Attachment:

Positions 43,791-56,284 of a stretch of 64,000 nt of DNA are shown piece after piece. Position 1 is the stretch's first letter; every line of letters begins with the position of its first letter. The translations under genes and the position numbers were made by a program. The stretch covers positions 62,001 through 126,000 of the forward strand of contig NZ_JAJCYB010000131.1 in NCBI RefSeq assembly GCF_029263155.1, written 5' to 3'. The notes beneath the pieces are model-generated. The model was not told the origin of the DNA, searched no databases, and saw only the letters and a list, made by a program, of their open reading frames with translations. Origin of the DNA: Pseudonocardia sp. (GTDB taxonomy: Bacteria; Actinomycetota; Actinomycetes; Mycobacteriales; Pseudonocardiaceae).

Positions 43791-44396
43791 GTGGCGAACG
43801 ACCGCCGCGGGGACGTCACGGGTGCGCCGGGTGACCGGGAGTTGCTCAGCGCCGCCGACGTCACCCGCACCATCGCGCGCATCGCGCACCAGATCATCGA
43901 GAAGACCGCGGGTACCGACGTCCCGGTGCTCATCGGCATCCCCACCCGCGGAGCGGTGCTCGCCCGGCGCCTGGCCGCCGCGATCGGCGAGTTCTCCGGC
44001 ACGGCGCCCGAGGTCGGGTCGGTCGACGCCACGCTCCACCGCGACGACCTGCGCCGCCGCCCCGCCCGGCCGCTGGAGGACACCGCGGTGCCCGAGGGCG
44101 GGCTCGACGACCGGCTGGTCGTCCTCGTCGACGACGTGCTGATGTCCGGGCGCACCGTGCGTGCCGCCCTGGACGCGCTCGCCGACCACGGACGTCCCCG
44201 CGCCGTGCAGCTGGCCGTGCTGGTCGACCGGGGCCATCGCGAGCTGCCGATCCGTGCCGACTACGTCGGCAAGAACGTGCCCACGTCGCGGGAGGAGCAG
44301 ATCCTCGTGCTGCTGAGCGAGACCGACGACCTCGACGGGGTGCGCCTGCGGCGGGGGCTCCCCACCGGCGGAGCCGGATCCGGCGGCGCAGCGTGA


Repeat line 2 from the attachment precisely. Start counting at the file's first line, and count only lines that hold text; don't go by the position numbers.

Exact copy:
Positions 43791-44396